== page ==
Tuesday, October 13, 2009

Living In My Own Cartoon

We took the girls to see Meet the Robinsons when it came out a while back.

If you haven’t seen it, you didn’t miss a whole lot. It was one of those pleasant but largely unmemorable films that come down the pike now and again – a few good lines, a fairly simple moral, some entertaining visuals, but nothing to make you want to run out and buy the DVD when it comes out. The main problem with it was that it needed to be about 20 minutes longer in order to explain all the things that needed to be explained without you feeling like someone turned on the infodump system and buried you alive.

It did have one good running gag, though. The villain in the film (as much as the film had a villain, anyway) spends most of his time coming up with impossibly complex plans to visit mayhem upon the good guys, plans which don’t so much fail as collapse of their own weight into a pile of slapstick. And invariably when that happens, whatever henchman the villain has hired for that attempt turns to him and says, “I don’t think this plan was very well thought out.”

Sometime this week I have to figure out how to report taking exactly two hours and three minutes of vacation time last summer – vacation time that I am both mandated and forbidden by law to take.

I am an employee of the State of Wisconsin, at least for most of the various part-time things I do. And Wisconsin, like so many other states here in the Great Recession, is hurting for cash. So they have decided to furlough state employees – to force us to take unpaid vacation time in order to save money that would otherwise be spent giving consumers the ability to go out and make the purchases which would drive the economy forward out of the recession and solve the larger problem.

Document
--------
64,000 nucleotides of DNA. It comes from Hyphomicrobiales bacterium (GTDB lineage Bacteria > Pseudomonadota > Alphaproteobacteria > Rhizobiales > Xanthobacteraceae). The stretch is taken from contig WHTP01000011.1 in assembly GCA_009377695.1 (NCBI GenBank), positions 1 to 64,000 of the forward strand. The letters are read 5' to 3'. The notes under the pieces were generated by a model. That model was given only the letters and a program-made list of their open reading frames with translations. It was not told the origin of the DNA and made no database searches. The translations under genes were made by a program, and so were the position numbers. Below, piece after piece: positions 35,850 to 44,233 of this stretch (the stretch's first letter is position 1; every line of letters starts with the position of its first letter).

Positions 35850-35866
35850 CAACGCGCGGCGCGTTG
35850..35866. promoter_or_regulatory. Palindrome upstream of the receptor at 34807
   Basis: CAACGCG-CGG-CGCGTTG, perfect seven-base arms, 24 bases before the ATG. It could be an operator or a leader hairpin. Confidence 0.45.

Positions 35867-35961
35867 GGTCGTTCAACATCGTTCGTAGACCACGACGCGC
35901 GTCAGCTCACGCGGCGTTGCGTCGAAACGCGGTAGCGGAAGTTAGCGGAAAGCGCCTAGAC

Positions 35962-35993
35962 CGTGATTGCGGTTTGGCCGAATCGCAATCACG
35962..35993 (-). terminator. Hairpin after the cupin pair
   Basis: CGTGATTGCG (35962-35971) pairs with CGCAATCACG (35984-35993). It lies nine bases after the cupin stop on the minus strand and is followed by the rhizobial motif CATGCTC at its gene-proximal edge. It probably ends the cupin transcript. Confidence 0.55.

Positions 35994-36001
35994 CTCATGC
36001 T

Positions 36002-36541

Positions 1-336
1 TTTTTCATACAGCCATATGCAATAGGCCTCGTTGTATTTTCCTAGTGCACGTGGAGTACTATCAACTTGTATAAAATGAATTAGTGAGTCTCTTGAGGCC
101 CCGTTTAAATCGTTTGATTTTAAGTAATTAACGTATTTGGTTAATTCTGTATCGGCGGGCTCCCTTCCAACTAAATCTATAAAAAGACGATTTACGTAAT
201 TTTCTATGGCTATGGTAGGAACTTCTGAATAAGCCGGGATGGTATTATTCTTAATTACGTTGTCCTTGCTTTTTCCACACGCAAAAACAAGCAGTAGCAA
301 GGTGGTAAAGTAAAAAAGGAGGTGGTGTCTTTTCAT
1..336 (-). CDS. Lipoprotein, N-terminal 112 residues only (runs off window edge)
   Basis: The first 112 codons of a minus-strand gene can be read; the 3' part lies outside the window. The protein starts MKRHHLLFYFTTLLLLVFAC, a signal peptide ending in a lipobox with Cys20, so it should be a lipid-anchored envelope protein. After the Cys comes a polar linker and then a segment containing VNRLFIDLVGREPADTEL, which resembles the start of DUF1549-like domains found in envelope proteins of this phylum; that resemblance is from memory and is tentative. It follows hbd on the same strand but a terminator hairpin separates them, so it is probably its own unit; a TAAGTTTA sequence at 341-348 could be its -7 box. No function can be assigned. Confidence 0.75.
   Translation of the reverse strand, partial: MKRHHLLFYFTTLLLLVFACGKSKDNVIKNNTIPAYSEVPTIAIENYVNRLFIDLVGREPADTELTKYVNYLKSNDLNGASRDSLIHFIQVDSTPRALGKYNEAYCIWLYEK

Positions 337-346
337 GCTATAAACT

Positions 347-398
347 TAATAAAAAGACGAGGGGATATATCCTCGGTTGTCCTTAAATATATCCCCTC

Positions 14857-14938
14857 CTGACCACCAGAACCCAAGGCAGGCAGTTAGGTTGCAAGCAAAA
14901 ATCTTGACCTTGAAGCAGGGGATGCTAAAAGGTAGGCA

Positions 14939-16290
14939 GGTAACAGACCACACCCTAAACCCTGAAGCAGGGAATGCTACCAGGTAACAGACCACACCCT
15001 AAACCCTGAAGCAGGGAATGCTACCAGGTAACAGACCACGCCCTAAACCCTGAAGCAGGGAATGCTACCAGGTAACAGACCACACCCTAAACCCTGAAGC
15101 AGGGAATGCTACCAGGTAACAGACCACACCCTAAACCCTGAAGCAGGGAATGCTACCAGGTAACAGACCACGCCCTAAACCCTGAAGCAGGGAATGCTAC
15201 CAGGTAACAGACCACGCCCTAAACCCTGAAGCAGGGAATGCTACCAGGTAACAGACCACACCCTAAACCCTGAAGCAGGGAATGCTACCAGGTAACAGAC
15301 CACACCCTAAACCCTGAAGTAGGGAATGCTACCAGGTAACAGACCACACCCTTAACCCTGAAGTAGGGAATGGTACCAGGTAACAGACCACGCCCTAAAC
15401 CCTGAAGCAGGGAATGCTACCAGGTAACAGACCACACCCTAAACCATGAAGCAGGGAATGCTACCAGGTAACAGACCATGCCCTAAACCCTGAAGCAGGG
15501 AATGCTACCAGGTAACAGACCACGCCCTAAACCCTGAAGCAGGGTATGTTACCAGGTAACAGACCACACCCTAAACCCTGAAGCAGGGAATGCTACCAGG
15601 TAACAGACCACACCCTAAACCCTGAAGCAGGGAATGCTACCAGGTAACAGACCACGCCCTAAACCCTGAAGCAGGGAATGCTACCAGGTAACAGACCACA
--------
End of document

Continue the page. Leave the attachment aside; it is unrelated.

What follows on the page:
Not that there's anything wrong with that.

Now, I can understand this policy, really I can. You can't pay people with money you don't have, and the state needs to figure out how to balance its budget since unlike the federal government they aren't allowed to print money or run deficits. I don’t like this policy particularly, since it is costing me money, but times are hard and everyone has to chip in and do their share and chin up, pip pip, don’t you know there’s a war on and all that, so I'm game for it anyway, like it or no.

But I don’t think this plan was very well thought out.

I have two different kinds of jobs here at Home Campus. For one kind, I am considered a “lump sum” employee, which is different from being a “lump” or “couch potato” employee, though I have been called those things too. Lump sum employees do not have to worry about furloughs, since our paychecks are cut in a lump sum and therefore when we work and don’t work is rather up to us. I believe I have had those checks reduced under the current plan, but I don't have to account for my time so I'm not going to worry about it. My main position here, though, is as Instructional Academic Staff – “IAS” in the jargon of the institution – which does fall under the provisions of the furlough requirement. So I therefore must, by law, take furlough time for that position.